Intimacy and Sexuality
Your Self Image
We live in a society that considers breasts to be an important aspect
of a woman's attractiveness. The loss of a breast after a mastectomy,
or even a slight change in shape after a lumpectomy may have a serious
impact on a woman's confidence. "Will I still be loved?"
"Will I be attractive?" are valid questions that need to
be answered in a woman's mind.
Doubts about your appearance and attractiveness are normal, but
you should not let them affect your self-image. Remember, there is
much more to sexuality and pleasure—and to you as a person—than
the shape or presence of a breast.
The critical issue is not the loss of the breast itself, but the
way you and your partner treat the loss. Open communication is very
important. Many couples find to their surprise that the patient is
more concerned about the loss of her breast than her partner is.
The side effects of treatment will vary with the treatment choice,
and with your own response.
Many of the side effects are easy to anticipate. Surgery could decrease
or eliminate entirely nipple sensation—which may affect sexual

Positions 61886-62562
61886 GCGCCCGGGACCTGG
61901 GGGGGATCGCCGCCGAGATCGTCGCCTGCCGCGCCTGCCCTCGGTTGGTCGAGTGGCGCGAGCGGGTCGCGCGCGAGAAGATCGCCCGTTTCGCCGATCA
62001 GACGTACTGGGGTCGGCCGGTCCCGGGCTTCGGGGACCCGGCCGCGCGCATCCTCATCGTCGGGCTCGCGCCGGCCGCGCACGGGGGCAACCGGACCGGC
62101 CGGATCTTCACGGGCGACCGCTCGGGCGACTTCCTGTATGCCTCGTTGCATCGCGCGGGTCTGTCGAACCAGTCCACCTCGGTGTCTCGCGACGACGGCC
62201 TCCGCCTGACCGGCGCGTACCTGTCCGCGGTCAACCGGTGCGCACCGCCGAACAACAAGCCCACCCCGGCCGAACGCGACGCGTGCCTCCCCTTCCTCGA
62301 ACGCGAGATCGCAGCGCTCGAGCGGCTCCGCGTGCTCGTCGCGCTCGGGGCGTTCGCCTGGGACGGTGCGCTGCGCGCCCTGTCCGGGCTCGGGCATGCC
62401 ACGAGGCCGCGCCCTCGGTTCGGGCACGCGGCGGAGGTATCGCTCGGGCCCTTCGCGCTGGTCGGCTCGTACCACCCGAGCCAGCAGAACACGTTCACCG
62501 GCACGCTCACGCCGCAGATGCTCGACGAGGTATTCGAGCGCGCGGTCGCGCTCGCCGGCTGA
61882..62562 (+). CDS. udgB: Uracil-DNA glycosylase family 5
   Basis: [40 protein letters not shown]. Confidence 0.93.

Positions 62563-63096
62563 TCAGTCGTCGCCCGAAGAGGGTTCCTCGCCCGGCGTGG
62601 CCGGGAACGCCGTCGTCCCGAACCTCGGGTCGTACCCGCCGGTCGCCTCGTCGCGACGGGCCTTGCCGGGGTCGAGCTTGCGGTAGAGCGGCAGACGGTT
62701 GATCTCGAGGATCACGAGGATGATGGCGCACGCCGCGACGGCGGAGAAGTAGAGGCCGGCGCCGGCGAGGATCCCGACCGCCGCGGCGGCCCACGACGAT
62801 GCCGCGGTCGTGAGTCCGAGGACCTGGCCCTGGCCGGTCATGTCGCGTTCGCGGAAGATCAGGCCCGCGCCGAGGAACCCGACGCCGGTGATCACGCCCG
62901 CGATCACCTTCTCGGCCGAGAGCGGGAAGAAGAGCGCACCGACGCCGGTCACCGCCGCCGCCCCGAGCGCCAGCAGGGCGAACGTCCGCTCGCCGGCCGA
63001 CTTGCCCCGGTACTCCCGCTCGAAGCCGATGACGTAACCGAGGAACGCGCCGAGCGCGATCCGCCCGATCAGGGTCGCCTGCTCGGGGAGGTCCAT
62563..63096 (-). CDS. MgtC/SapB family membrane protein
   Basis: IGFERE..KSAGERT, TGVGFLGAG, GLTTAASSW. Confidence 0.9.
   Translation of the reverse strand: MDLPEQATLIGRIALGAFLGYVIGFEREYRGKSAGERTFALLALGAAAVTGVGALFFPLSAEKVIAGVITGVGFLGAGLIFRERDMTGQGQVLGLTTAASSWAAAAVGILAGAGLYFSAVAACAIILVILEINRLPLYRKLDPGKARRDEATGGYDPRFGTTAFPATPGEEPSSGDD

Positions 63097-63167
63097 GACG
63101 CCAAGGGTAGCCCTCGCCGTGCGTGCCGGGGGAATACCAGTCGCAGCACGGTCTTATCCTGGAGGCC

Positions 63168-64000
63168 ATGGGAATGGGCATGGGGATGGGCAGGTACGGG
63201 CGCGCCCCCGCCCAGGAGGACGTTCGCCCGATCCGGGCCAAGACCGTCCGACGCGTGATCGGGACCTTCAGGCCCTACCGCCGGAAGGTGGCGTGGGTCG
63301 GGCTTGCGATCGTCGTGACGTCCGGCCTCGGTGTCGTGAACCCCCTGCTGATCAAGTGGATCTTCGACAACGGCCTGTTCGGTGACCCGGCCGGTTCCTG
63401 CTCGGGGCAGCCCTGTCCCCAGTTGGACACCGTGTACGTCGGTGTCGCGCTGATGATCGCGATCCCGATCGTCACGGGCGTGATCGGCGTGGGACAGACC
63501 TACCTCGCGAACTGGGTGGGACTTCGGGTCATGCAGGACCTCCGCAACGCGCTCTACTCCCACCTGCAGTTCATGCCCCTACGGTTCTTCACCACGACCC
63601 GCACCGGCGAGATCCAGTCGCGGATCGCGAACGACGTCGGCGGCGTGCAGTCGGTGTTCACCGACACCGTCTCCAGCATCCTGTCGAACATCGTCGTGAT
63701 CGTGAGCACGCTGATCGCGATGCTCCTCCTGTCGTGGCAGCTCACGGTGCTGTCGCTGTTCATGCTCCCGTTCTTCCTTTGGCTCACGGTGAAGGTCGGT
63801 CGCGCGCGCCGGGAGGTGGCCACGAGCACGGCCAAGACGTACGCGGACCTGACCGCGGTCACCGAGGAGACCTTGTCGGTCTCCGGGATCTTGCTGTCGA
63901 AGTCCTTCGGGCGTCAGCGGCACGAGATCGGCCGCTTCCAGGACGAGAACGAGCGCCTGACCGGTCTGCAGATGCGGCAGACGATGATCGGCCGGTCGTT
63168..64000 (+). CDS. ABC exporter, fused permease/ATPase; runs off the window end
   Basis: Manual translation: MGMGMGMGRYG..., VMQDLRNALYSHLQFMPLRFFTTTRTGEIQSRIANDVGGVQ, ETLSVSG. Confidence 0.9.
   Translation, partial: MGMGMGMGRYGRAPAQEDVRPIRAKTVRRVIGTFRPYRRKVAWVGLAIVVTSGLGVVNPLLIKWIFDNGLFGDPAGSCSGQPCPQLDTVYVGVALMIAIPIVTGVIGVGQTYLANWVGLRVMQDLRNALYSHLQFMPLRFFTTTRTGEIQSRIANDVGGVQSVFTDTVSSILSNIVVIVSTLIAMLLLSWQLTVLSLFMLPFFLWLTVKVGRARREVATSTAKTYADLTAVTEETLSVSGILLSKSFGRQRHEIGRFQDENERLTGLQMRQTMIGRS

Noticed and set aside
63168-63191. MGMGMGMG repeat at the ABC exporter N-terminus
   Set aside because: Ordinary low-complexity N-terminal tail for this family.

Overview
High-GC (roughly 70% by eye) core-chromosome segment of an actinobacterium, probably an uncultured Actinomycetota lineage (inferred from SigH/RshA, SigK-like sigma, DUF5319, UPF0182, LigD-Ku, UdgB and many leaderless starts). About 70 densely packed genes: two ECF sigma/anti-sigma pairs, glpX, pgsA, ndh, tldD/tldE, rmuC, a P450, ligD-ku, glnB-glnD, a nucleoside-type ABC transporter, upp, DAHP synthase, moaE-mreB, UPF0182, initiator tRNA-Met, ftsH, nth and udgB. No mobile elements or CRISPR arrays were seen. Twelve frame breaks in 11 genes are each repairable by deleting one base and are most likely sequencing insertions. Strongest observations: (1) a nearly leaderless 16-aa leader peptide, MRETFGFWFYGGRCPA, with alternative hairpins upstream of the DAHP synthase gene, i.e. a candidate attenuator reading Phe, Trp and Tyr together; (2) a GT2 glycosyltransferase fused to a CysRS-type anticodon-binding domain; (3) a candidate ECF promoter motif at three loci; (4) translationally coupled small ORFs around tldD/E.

arousal. Radiation therapy may render breast skin more irritable during
treatment, and perhaps less sensitive years later. Overall, the emotional
and physical demands of treatment take their toll, leading to fatigue.
Most of these side effects are relatively short lived, or tolerable.
Other consequences of treatment may have a greater impact. For example,
if you did not yet go through menopause, chemotherapy or hormonal
therapy is almost certain to stop your periods—temporarily or
permanently. If you are young, your periods are more likely to return
than if you are approaching menopause.
Menopause caused by chemotherapy is much more sudden, and for many,
more difficult than natural menopause. You may go find that you are
having mood swings that are out of character for you, and blame them
on your inability to deal with cancer, whereas in reality you may
be the victim of severe hormonal imbalance induced by the chemotherapy
or hormone therapy. Discuss your problems with your physician. Drugs
like Celexa, Paxil, Prozac and others have proven very useful in dealing
with menopausal symptoms.